The dead weight of consensus was reinforced by privileges for the public sector and the trade unions. Maggie simply overthrew this structure, unleashing a long if unstable boom that did not finally grind to a halt for three decades.
She also showed that a country successful at home is more likely to be successful abroad, something vital for Britain with its inescapable imperial legacy that is also the foundation for its role in the global economy. But her international success was still more political than economic. By her personal friendships with Ronald Reagan and Mikhail Gorbachev, she eased the end of the Cold War and helped to usher in a new era of world history, the nature of which is not yet clear.
At least we know it will be a capitalist and not a communist era, where the dangers will come from too much freedom rather than too much tyranny.
On the other hand, for those that loathed Maggie, the constructive sides of this career were as nothing compared to the destructive sides. For all its faults, postwar Britain had managed one major achievement, the creation of the welfare state, and she succeeded to a large extent in destroying it, if not on purpose then certainly as the by-product of other aims.
Her obsession with pennywise housekeeping, in public policy known as monetarism, starved a whole range of services that could only survive on adequate public investment. So those services, from health to education to transport, decayed in quality. The sufferers were the millions who could otherwise not afford to buy the services for themselves. Britain, a society of solidarity since the war, became a society of conflict.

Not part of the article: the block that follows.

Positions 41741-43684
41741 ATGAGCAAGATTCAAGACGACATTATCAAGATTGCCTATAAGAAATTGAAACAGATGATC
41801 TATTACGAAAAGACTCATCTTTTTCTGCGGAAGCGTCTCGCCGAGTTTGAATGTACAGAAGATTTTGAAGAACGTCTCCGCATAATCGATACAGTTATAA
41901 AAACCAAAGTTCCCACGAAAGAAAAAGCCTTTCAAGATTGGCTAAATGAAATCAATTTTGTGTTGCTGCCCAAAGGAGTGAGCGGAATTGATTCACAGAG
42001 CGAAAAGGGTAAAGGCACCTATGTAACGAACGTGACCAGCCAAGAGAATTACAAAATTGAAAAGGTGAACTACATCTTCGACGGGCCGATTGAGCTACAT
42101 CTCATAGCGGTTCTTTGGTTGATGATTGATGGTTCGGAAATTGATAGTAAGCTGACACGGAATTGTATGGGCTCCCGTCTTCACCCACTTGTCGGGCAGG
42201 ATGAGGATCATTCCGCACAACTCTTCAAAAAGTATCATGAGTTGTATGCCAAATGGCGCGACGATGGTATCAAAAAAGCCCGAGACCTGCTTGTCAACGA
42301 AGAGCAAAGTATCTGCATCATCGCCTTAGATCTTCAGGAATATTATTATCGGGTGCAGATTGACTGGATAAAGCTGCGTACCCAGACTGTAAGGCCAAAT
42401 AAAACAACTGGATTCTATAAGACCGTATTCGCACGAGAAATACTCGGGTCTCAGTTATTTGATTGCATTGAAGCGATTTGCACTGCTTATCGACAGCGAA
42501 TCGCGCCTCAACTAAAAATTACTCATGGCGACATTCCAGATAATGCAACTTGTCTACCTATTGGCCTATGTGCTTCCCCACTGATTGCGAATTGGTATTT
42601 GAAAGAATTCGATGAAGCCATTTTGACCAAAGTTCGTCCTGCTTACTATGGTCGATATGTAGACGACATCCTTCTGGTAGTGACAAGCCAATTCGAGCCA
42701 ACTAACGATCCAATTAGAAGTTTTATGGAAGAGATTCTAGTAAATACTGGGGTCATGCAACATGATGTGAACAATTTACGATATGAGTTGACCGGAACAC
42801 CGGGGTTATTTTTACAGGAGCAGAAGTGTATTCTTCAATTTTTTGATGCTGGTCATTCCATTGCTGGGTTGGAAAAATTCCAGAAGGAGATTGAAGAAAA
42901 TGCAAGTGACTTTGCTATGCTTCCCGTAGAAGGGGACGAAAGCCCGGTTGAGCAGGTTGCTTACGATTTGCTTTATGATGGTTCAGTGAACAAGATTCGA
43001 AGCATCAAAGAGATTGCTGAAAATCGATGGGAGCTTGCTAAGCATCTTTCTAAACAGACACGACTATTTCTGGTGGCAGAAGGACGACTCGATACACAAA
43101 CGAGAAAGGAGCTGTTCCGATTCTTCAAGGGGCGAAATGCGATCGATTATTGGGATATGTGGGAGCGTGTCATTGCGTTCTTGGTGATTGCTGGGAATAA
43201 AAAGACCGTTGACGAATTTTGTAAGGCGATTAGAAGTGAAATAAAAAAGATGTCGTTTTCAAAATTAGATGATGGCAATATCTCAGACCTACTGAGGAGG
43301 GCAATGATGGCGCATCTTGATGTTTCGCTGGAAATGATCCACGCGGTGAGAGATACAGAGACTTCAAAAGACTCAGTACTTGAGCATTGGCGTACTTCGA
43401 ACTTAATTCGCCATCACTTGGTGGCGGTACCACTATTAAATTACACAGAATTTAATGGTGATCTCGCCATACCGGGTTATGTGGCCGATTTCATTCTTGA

The social indictment went further. As for leadership in public life, she turfed out the kindly old toffs, and let the wide boys in. Well-groomed self-made men were her ideal, with few questions asked about their origins or the means by which they had enriched themselves. Often, that was in the City of London, which she also reformed so as to do away with the gentlemanly capitalism of yesteryear.
The City then boomed, to become by far the biggest and most dynamic force in the British economy, totally eclipsing the industrial sector (which continued to decline). Now, apparently, the rest of the country existed just to support this one corner of it where the wide boys had been handed a licence to print money. They spent it too, on conspicuous consumption. The gap between the rich and the poor yawned. The poor rioted. The gap between the North and the South yawned. Scotland drew its own conclusions.